Meet Latino community leaders who are forging a brighter path for Houston
Houston heritage is Hispanic heritage. The remarkable contributions of Houston’s Hispanic community can be felt in nearly every square inch of our sprawling region, forming a trajectory that aligns closely with our region’s future.
Within the next ten years, Hispanic/Latino* residents are projected to make up over half of the Greater Houston-area population, and as their presence increases, so too does their impact in our communities. Latino leaders are making vital contributions in nearly every aspect of Houston life — from speaking out for human rights and immigrant protections, to advocating for educational equity, to contributing to our arts and culture, to empowering communities of color through organizing and entrepreneurship.
When it comes to making Houston a more vibrant, opportunity-rich region, these leaders are blazing new trails. An important note: We recognize that this list is far from exhaustive. If you know of a leader or organization that we should cover, please let us know!
Campaign Director at Texas Organizing Project – Houston
As our region continues to grow, access to quality housing remains an issue for new and established residents alike. More than one-third of Houston’s three-county area population does not live in adequate or affordable housing, and the problem is only getting worse — especially for Houston’s Black and Hispanic residents.
Fortunately, people like Celesté Arredondo-Peterson and the Housing Justice team at Texas Organizing Project are working tirelessly to ensure that Black and Latino communities have access to the safe housing conditions that can help residents achieve their dreams and reach their fullest potential.
“Texas Organizing Project has been organizing with Black and Latino communities in Houston for 10 years. I like to think of community organizers as power paleontologists; it’s our job to unearth the power that exists in our communities…together we can demand the American dream we were sold.”
For Celesté, these dreams and ambitions are more than just vague notions. She takes the time to hear residents in underserved communities and sees the potential that lies inside each and every one of them. “I spend a lot of time on people’s porches … their living rooms, talking to people about the things they care about. Their hopes and dreams for their families and what they want out of life,” says Celesté of her work in Houston’s Black and Latino neighborhoods. “The people I talk to have often been kicked in the teeth by a hurricane or the criminal legal system… (But) they remain hopeful that things can be different, that people can change and that their community will be there for them — because history has shown that to be true.”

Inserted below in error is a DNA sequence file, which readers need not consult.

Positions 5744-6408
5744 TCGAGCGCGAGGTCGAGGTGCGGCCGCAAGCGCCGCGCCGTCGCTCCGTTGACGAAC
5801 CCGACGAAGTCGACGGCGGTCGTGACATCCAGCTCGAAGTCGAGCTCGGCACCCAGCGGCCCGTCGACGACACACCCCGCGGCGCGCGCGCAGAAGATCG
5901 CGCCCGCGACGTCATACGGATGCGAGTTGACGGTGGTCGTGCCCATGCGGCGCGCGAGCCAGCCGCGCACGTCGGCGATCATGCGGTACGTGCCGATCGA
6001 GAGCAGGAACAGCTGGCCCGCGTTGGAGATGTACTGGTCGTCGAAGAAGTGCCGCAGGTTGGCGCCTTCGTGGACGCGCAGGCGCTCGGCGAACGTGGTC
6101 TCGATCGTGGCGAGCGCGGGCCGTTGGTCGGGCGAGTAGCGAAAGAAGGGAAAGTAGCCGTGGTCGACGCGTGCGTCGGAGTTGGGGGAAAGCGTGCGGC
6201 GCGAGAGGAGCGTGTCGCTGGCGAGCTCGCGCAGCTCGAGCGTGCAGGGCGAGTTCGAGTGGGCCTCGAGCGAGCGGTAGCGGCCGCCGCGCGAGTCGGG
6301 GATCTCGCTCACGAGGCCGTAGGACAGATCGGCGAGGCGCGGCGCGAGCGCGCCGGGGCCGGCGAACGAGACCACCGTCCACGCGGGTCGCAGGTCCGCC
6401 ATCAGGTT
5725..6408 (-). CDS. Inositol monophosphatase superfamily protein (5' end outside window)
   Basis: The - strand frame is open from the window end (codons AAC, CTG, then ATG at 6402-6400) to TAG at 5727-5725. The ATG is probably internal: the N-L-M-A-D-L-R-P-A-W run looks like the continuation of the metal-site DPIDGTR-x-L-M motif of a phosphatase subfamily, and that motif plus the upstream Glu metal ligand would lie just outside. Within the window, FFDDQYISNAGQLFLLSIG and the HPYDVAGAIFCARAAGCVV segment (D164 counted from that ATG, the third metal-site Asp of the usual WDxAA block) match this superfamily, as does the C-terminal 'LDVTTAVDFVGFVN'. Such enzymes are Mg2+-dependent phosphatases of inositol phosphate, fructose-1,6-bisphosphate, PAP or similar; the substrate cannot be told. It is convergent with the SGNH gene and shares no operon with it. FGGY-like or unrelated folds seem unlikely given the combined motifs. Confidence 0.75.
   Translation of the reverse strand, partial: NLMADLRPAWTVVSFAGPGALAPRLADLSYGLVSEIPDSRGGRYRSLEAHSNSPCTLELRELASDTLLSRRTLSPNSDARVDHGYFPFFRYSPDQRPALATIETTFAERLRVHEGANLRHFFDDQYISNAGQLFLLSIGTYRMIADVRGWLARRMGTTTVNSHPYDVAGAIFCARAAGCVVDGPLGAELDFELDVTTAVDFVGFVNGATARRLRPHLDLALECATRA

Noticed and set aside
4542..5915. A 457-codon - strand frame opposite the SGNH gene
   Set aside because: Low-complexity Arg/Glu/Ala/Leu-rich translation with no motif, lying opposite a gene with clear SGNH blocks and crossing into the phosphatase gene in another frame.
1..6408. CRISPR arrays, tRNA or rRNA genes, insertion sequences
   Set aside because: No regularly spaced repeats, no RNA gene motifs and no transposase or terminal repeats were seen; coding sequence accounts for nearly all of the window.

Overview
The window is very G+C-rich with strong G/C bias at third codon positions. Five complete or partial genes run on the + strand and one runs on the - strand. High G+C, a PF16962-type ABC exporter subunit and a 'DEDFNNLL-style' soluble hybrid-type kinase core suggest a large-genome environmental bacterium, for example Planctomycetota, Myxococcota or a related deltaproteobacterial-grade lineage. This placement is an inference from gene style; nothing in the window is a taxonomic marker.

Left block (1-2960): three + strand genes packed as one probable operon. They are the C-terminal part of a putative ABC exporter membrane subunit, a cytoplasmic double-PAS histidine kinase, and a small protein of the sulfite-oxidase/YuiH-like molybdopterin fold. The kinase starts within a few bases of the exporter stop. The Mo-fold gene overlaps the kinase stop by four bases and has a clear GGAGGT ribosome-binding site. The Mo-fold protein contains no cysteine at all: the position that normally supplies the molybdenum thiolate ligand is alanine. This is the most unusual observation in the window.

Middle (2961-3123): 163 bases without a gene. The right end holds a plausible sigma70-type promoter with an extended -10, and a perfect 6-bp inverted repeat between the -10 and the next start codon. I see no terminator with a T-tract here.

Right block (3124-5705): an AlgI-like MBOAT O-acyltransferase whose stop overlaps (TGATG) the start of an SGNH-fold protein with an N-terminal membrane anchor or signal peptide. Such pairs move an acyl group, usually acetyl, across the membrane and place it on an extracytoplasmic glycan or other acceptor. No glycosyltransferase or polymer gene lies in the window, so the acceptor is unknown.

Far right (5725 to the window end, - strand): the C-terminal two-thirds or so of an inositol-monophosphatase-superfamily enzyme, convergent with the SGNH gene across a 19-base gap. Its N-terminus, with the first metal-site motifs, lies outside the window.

Moving forward, Celesté and TOP have their sights set toward Washington, D.C. as they continue the fight for better Houston-area housing. “In Houston, we are building a movement of tenants who can demand the kind of housing solutions that our families so desperately need. And on January 20, 2021 we will join a nationwide call to action for our nation’s leaders to do their job and take the necessary steps to ensure the working people of this country aren’t left behind during this economic disaster.”
Executive Director of Greater Houston at Latinos for Education
Hispanic/Latino students are the future of Houston schools. Today, more than half of Houston-area public school enrollees are Hispanic, and with nearly half of Houston-area children under the age of five being Hispanic, that trend isn’t likely to change any time soon. As such, it’s vital that Houston’s education leaders reflect their student bodies, and that Latinos are in positions of influence in the education sector.
As the Executive Director of Greater Houston for Latinos for Education, Andy Canales is dedicated to ensuring that Houston’s world-famous diversity translates into world-leading opportunities for students of all backgrounds.
“We, at Latinos for Education, deeply believe that representation matters and that our solutions in education can be even more effective if we incorporate the Latino voice in decision-making,” says Canales of his work in Houston. “We equip more Latino leaders to be at the forefront of education change by training and placing them on boards of education nonprofit organizations and helping those that work inside the education sector to increase their sphere of influence.”